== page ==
The link I found for the 7 day free trial is That is at the time of this post, but no guarantees that it will still be valid when you try it. If not, just Google it: "7 day free trial"

Tuesday, August 10, 2010

LINUX: Sub-shells

I mentioned sub-shells before and the way the affect aliases, but I did not talk much about the use of sub-shells themselves.  A sub-shell can be quite useful in scripting, either to isolate certain environments, or to run sets of commands in parallel.

Using them are simple:  Encapsulate the commands you want in a sub-shell within parentheses.

( echo "Start sub-shell"
export ENVVAR="This is my sub-shell variable" )

echo $ENVVAR
The first thing you will notice when running this script is that the environment variable we set within the sub-shell does not propagate back to the script. The echo of $ENVVAR will be blank. Sub-shells are unidirectional; they use one-way passing of the environment, so it can inherit your current environment, but will not give back anything. This is very useful if you need to do multiple things that all require separate environments.

( echo "Start sub-shell 1"
echo $ENVVAR
export ENVVAR="1"
echo $ENVVAR )

( echo "Start sub-shell 2"
echo $ENVVAR
export ENVVAR="2"
echo $ENVVAR )

( echo "Start sub-shell 3"
echo $ENVVAR
export ENVVAR="3"
echo $ENVVAR )
From the output, you will see that the ENVVAR set in one sub-shell does not carry over to the other. Each environment is isolated. This technique can be used if you are doing multiple code builds in parallel, each with their own development environment, variables, compilers, etc. As it stands, the above executes each sub-shell serially, running one then the next. How about running in parallel? Add an ampersand "&" at the end of each sub-shell to indicate backgrounding the whole block.

( echo "Start sub-shell 1"
echo $ENVVAR
sleep 2
export ENVVAR="1"
echo $ENVVAR ) &

( echo "Start sub-shell 2"
echo $ENVVAR
sleep 2
export ENVVAR="2"
echo $ENVVAR ) &

( echo "Start sub-shell 3"
echo $ENVVAR
sleep 2
export ENVVAR="3"
echo $ENVVAR ) &
I put sleep 2 in each block to slow it down so you can see the effects of backgrounding. What you will see is that it will execute all the echo commands to print "Start..." at the same time, then waits 2 seconds, then the numbers get printed later. The three sub-shells are running in parallel! Did you catch the problem in the above though? You were returned to the prompt prior to the script finishing. You received your prompt and then all the sudden, the numbers got printed out after. In order to tell the script to wait till all the sub-shells are finished before exiting the script, simply type "wait" at the end of the script. The final script will look like:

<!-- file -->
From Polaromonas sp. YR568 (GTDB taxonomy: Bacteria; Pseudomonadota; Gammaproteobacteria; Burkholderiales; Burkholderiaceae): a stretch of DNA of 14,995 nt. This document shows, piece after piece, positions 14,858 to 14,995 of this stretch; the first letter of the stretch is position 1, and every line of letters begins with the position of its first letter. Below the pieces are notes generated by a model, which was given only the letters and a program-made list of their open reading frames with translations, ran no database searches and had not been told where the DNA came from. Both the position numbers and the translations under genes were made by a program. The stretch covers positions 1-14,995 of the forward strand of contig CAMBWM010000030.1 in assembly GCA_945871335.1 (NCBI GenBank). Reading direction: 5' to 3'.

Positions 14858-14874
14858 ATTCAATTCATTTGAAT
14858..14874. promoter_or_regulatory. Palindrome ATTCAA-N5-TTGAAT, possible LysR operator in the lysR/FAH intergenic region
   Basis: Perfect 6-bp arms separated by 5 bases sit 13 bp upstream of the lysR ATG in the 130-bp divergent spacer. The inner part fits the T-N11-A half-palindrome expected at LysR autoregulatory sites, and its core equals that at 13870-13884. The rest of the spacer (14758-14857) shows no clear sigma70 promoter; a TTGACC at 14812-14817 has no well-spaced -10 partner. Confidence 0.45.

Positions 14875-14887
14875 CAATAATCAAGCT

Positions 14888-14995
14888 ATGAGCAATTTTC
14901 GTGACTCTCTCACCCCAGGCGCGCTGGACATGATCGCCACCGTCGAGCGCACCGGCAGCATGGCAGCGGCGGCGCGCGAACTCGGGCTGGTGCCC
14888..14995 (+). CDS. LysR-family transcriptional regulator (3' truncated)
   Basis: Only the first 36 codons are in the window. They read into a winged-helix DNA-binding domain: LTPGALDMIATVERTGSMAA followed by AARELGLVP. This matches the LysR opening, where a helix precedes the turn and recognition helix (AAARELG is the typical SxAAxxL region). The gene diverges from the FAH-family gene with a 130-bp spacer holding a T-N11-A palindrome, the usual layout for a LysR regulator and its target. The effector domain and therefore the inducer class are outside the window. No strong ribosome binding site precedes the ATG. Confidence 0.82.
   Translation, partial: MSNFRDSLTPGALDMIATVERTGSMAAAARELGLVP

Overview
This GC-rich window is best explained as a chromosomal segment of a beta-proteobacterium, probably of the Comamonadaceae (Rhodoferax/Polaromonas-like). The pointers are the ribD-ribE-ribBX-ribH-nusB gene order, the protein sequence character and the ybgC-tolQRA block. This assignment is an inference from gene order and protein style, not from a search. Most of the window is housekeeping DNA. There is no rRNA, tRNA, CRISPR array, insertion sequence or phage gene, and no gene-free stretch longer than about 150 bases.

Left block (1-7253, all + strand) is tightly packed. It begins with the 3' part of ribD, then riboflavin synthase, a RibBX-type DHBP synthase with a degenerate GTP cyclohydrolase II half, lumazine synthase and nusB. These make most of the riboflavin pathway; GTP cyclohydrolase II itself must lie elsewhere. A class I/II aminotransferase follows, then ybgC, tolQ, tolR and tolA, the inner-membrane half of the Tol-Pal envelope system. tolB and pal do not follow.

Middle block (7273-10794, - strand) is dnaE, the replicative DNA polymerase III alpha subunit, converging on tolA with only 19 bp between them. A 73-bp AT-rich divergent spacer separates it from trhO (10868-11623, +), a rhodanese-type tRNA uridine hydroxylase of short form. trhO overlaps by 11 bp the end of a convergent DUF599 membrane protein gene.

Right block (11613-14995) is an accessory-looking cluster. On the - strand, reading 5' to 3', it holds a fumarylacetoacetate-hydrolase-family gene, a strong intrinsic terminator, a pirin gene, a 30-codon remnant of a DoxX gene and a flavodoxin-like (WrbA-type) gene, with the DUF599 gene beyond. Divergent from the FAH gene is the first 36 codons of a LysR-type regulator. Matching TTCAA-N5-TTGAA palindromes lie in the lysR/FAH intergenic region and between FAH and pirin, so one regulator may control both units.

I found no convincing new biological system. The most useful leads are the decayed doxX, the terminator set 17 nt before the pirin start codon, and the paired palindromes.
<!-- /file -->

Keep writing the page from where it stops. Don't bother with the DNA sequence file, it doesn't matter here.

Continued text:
( echo "Start sub-shell 1"
echo $ENVVAR
export ENVVAR="1"
echo $ENVVAR ) &

( echo "Start sub-shell 2"
echo $ENVVAR
sleep 2
export ENVVAR="2"
echo $ENVVAR ) &

( echo "Start sub-shell 3"
echo $ENVVAR
sleep 2
export ENVVAR="3"
echo $ENVVAR ) &


Thursday, August 5, 2010

LINUX: Case Insensitive in VIM Editor

Just a quickie here. If you are in the VIM editor and want to search for a term, but do not want it to be case sensitive, type ":set ic" enter. This tells VIM to treat UPPER and lowercase the same.

Wednesday, August 4, 2010

Essential Effortless Efficiency

There's now a "lens" over on Squidoo that is geared towards collecting different technical time-saving tips from the community.

Head on over and contribute:

LINUX: Creating Macros in VIM Editor

A fantastically efficient way to repeat a series of actions is to use a macro. You may be familiar with macros from common products like MS Word. They are quite easy to create and use.

The simple steps we are going to follow are:
1. Assign macro to a key
2. Start recording
3. Do a bunch of stuff
4. Tell VIM we are done recording
5. Use the macro!
To assign the macro to a key and start recording in one shot, what we do is type "q" followed by whatever key we want to set the macro to. Let's say here we will use "s". So typing "qs" will cause a message "recording" to appear in the bottom left, indicating that we have started recording a macro to store in "s". Don't worry, you wont accidentally run the macro, by typing "s" since macros are run by typing the "@" symbol first.

Now that we are recording, it is time to do some stuff. Let us say that we need to add a semicolon to the end of the line, and then move the cursor to the next line to prepare for running the macro again. Here is what you do:
1. Type "i" to go into insert mode
2. Press key to go to end of line
3. Type ";" since we are in the right place
4. Press the down arrow key to move to the next line
5. Press Escape key to tell VIM we are done inserting text
6. Press "q" one more time to stop recording (the "recording" message goes away)
Now the macro is set. Type "@s" to run the macro. Now, let's say we want to run it on 20 lines of code...Use the trick learned in a previous post to repeat the macro 20 times: "20@s". Viola!